Engaging with Teaching Support at King’s

Written by Dr Amy Birch 

As a member of research staff at King’s, it’s likely that you are engaged in supporting student learning. You might be doing this via the more traditional routes of tutorials, lectures, and laboratory demonstrations; however, you are also likely to be supporting students in your research environment – supervising undergraduate or postgraduate research projects or co-supervising PhD students.

Some of you may love engaging with students, while for some of you the thought of teaching may leave you in a cold sweat. Regardless of your level of enjoyment or experience, King’s offers a number of different options to support you.

King’s Learning Institute (KLI) support learning and teaching practises across the university. They offer courses for researchers very new to teaching, as well as postgraduate certificates for staff who wish to gain a formal qualification for teaching in higher education. If you are actively teaching at King’s, we recommend that you enrol for Preparing to Teach. Even if you have taught at other universities – this interactive course gives a huge amount of useful information specific to teaching at King’s. KLI have also produced Quick Guides to help staff who are new to teaching.

The Inclusive Education Portal is a fantastic collection of online guidance and resources that are accessible and easy to use. Together with the Inclusive Education Network, they support staff and students to implement and share best inclusive practises to enhance learning.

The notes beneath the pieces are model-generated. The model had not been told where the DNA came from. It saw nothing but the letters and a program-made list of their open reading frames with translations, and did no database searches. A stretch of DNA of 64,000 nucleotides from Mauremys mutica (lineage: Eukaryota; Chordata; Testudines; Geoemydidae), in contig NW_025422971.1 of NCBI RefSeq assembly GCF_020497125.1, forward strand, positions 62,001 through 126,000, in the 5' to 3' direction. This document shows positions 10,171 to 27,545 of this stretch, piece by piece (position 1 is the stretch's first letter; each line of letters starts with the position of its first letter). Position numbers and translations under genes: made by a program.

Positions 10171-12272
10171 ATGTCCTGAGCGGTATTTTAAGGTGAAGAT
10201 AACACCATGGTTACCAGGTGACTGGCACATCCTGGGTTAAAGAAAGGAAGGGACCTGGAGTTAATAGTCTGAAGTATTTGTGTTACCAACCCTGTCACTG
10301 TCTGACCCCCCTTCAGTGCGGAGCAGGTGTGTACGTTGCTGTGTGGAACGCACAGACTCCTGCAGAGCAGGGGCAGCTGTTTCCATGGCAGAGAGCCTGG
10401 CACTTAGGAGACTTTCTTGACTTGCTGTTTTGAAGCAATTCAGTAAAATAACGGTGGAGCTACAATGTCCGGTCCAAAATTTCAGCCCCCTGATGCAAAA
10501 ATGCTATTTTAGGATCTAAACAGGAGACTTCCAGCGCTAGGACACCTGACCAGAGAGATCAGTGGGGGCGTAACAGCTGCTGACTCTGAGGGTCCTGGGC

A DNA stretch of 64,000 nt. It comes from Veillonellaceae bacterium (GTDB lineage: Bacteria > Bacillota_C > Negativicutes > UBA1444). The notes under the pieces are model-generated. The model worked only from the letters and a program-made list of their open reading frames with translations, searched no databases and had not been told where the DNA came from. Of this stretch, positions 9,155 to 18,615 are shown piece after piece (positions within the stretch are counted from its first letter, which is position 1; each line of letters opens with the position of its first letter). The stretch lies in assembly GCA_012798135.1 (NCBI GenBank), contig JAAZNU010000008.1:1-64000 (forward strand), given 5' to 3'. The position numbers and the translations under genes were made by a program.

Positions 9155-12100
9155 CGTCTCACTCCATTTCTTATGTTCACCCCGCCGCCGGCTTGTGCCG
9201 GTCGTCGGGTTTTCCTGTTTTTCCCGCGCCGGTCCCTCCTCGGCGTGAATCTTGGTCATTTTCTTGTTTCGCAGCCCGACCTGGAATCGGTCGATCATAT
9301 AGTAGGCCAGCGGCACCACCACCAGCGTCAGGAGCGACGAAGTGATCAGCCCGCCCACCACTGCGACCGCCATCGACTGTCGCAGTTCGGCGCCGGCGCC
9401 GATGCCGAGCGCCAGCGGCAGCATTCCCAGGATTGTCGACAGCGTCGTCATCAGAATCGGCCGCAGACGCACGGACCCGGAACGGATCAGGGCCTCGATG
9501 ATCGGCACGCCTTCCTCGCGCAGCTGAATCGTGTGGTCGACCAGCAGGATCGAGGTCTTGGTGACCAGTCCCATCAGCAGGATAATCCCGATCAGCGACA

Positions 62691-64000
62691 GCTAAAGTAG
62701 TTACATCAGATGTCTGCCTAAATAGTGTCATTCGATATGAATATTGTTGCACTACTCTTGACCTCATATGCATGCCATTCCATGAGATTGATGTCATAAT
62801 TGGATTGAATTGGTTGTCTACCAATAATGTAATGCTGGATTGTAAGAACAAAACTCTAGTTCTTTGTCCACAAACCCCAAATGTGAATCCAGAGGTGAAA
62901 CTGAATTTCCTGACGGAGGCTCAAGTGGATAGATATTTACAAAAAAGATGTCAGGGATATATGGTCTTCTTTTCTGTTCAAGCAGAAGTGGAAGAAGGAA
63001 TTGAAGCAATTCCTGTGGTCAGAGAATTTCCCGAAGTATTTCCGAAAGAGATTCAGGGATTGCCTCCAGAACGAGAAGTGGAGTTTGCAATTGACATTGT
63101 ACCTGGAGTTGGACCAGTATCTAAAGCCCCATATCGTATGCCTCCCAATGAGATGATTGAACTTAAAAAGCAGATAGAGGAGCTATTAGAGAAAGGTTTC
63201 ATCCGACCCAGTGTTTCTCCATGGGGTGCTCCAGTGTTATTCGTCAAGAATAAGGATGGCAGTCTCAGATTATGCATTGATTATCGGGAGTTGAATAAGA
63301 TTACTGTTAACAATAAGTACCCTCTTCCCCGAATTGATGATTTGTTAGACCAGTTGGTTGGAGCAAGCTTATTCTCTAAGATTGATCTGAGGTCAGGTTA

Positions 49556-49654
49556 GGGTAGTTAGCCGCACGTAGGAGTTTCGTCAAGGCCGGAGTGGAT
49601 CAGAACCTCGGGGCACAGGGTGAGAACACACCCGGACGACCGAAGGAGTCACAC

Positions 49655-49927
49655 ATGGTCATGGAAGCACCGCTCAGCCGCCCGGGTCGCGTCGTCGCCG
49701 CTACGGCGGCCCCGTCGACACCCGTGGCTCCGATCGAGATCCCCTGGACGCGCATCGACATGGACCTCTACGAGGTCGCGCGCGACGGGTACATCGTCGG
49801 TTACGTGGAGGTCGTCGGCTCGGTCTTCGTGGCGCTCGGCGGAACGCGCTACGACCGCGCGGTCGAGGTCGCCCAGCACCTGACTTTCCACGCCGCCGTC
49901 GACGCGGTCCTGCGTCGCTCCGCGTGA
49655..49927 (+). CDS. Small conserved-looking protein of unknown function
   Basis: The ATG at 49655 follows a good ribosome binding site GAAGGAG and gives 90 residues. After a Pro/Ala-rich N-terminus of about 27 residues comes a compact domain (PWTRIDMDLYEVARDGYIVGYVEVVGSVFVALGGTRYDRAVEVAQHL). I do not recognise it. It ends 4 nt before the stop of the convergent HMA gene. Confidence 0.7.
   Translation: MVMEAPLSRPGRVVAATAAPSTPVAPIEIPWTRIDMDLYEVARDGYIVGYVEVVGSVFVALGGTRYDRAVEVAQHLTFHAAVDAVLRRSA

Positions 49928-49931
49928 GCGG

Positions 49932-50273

Have you considered e-learning? Digital education can help you engage more with your students. The Centre for Technology Enhanced Learning offer courses to help you get to grips with KEATS, designing e-learning modules, or create your own digital content. Ever had aspirations to start a podcast or vlog? They can help with that too!

Are you teaching in a health school faculty? You should be logging your teaching hours in the Education Database – not only does this provide information for the faculties about the contribution of staff to undergraduate & postgraduate programmes, it also provides a record of your teaching experience and competencies which can be used in your Professional Development Review. Want to teach but don’t know where to start? If you register your interest in teaching on this database, you can search for teaching availability across all health school faculties. Nb. The database is currently closed but will be opening again in July for staff to record their teaching hours – however you can still register your interest in future opportunities now.

Done all of these things? Great! Now you should consider applying for Higher Education Academy (HEA) professional recognition. Through the Teaching Recognition at King’s programme, you can apply for HEA professional recognition for free. Not only will this provide you with an internationally recognised badge of professional success, it also gives you the opportunity to share good practice with other HEA Fellows and get mentoring support.

Start engaging with these resources to heighten your teaching practices and create a supportive learning environment that fosters your students to fulfil their potential.

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